January 4 2013

Asbestos is a word that conveys a previously less conscious health and safety world, where people unknowingly lived day in and day out in the home and workplace exposed to contamination and hazardous materials.

Although the effects of working with asbestos are evident in the thousands of people who were employed to manufacture and install the harmful material during the 1950’s & 1960’s, it seems the knowledge provided was limited.

Asbestos is a set of six naturally occurring silicate materials which were used in the UK commercially from the late 1800’s. Being an ideal product for sound absorption with good tensile strength, its fire and heat resistant properties and affordability it became an invaluable commodity within the construction industry where it was often mixed with cement or woven into fabric or mats.

Blue & brown asbestos was only banned in the UK as recently as 1985 although there was a voluntary ban in place before this from the early 1970’s. White asbestos wasn’t banned until 1999.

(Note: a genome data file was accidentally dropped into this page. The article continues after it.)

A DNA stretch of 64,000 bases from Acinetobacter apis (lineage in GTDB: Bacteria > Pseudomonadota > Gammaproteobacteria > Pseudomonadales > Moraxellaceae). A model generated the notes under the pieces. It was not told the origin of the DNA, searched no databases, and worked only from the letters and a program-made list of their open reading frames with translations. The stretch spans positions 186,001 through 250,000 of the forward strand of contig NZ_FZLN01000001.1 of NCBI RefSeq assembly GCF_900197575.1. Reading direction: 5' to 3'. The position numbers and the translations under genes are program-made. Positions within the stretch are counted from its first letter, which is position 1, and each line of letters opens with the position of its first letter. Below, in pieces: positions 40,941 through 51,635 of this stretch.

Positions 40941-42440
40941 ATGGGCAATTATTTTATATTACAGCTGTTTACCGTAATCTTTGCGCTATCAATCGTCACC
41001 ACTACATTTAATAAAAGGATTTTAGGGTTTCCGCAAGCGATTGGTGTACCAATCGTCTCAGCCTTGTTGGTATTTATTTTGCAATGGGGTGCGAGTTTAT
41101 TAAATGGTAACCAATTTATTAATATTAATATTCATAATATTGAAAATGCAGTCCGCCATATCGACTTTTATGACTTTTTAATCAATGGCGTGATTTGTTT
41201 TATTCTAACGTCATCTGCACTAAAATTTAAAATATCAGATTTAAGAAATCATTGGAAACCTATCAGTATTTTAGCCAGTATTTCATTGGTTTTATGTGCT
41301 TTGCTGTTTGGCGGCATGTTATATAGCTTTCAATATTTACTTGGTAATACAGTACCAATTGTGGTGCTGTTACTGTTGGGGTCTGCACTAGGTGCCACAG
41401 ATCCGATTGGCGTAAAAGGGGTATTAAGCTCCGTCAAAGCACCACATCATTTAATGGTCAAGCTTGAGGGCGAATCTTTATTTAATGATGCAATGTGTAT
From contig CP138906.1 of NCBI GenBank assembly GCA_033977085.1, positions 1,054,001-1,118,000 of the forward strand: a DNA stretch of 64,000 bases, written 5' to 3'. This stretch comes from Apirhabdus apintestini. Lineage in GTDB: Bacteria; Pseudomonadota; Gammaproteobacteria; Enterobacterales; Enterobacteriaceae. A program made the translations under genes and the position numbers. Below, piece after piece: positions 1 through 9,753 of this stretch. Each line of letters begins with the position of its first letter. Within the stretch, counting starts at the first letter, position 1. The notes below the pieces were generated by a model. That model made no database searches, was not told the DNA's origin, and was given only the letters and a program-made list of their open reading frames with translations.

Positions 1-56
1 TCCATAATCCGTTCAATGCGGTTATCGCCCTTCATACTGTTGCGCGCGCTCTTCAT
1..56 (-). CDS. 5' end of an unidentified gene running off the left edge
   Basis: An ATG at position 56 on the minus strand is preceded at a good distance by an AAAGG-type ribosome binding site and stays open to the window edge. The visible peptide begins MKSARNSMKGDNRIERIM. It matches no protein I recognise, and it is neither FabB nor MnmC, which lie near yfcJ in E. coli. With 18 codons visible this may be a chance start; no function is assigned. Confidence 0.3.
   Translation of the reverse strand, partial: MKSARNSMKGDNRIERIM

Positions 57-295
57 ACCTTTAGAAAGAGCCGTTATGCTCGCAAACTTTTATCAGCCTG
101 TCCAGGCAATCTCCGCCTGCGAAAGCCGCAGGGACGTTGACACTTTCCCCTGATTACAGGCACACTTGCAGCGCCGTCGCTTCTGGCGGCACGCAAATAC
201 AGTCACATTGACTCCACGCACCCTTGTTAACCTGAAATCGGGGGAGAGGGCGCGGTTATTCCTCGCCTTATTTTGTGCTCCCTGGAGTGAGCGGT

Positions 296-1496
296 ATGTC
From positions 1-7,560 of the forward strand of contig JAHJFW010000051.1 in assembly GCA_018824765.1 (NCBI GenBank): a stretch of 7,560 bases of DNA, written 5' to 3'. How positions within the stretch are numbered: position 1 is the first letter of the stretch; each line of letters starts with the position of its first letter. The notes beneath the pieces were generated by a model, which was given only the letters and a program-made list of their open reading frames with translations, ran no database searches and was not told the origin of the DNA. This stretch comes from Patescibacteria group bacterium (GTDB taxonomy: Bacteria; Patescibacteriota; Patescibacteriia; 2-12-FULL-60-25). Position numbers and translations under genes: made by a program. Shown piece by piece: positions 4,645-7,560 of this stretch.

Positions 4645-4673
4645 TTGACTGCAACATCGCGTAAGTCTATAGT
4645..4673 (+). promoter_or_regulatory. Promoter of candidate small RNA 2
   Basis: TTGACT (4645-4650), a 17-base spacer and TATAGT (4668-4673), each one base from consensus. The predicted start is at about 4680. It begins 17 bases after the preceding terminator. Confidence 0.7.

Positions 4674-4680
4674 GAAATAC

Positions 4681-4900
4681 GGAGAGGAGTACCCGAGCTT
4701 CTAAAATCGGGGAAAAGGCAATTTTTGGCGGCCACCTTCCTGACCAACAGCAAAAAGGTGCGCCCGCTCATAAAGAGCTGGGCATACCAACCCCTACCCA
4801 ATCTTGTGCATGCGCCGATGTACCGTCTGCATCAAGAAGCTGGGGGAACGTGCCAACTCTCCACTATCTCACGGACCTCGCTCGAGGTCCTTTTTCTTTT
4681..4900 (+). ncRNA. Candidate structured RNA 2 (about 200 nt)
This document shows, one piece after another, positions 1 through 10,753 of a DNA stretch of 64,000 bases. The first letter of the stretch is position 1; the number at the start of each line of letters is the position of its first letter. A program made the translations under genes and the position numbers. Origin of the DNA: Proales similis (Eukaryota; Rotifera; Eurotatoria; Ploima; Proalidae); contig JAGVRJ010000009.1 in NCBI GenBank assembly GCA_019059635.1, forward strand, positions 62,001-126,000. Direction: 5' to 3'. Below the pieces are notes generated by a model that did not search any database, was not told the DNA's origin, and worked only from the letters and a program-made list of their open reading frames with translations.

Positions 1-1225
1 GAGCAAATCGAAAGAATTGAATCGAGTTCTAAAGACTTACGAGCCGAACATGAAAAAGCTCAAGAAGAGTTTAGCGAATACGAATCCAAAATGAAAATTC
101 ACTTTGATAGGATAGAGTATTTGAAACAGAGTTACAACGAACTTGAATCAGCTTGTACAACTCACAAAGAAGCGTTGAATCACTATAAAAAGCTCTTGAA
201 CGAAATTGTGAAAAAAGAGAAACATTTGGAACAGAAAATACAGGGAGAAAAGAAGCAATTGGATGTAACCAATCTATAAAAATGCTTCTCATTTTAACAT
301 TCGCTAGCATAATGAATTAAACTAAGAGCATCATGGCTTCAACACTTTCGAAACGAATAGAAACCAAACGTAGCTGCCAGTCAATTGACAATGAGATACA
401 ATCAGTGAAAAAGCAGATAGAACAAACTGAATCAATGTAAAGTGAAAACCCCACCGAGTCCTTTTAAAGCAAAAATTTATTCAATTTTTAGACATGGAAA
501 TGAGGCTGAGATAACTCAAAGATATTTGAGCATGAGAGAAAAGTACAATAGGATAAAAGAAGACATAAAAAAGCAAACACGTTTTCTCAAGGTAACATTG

The risks of exposure to asbestos were recognised as early as the late 1800’s, although the full effects were not completely understood until much later, possibly due to the commercial value of the product. In 1952 it was proposed that asbestos containing products should carry warning labels although this was never instigated.

The inhalation of asbestos fibres over a lengthy time period can lead to debilitating diseases and can be fatal in some cases. Consequently it is those who worked with the product on an everyday basis between the 1950’s and early 1980’s who are now most likely to be seeking compensation

In accordance with HSE guidance all exposure to asbestos should be avoided, however that does not necessarily mean that you should worry about a one-off exposure. A one-off short term exposure is unlikely to be of concern, but each time you are exposed, the risk increases a little bit more.

Diseases as a result of chronic asbestos exposure can have incubation periods of up to 30 years.